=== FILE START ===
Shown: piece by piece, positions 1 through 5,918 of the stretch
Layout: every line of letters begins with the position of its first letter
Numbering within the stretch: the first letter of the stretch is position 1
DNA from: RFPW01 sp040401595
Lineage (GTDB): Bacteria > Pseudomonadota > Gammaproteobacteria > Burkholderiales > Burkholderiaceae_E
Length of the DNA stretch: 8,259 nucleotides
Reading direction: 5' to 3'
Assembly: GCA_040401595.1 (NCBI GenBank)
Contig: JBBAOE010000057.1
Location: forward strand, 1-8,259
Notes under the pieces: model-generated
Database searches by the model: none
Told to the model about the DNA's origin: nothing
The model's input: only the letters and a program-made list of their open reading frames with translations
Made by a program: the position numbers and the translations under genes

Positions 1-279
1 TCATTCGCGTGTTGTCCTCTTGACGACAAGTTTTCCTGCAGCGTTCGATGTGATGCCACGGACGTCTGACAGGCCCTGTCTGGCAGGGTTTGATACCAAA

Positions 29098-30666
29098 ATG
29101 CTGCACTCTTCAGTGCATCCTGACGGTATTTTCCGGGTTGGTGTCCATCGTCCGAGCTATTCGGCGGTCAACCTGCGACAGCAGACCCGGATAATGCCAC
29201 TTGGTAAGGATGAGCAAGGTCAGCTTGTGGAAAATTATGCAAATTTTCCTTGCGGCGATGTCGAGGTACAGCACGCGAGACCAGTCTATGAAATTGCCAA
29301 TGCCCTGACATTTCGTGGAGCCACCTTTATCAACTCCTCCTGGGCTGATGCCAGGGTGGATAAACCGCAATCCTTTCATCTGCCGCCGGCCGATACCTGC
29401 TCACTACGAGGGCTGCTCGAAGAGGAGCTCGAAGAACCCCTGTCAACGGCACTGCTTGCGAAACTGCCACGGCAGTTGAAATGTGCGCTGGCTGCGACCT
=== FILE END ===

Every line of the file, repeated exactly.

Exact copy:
Shown: piece by piece, positions 1 through 5,918 of the stretch
Layout: every line of letters begins with the position of its first letter
Numbering within the stretch: the first letter of the stretch is position 1
DNA from: RFPW01 sp040401595
Lineage (GTDB): Bacteria > Pseudomonadota > Gammaproteobacteria > Burkholderiales > Burkholderiaceae_E
Length of the DNA stretch: 8,259 nucleotides
Reading direction: 5' to 3'
Assembly: GCA_040401595.1 (NCBI GenBank)
Contig: JBBAOE010000057.1
Location: forward strand, 1-8,259
Notes under the pieces: model-generated
Database searches by the model: none
Told to the model about the DNA's origin: nothing
The model's input: only the letters and a program-made list of their open reading frames with translations
Made by a program: the position numbers and the translations under genes

Positions 1-279
1 TCATTCGCGTGTTGTCCTCTTGACGACAAGTTTTCCTGCAGCGTTCGATGTGATGCCACGGACGTCTGACAGGCCCTGTCTGGCAGGGTTTGATACCAAA

Positions 29098-30666
29098 ATG
29101 CTGCACTCTTCAGTGCATCCTGACGGTATTTTCCGGGTTGGTGTCCATCGTCCGAGCTATTCGGCGGTCAACCTGCGACAGCAGACCCGGATAATGCCAC
29201 TTGGTAAGGATGAGCAAGGTCAGCTTGTGGAAAATTATGCAAATTTTCCTTGCGGCGATGTCGAGGTACAGCACGCGAGACCAGTCTATGAAATTGCCAA
29301 TGCCCTGACATTTCGTGGAGCCACCTTTATCAACTCCTCCTGGGCTGATGCCAGGGTGGATAAACCGCAATCCTTTCATCTGCCGCCGGCCGATACCTGC
29401 TCACTACGAGGGCTGCTCGAAGAGGAGCTCGAAGAACCCCTGTCAACGGCACTGCTTGCGAAACTGCCACGGCAGTTGAAATGTGCGCTGGCTGCGACCT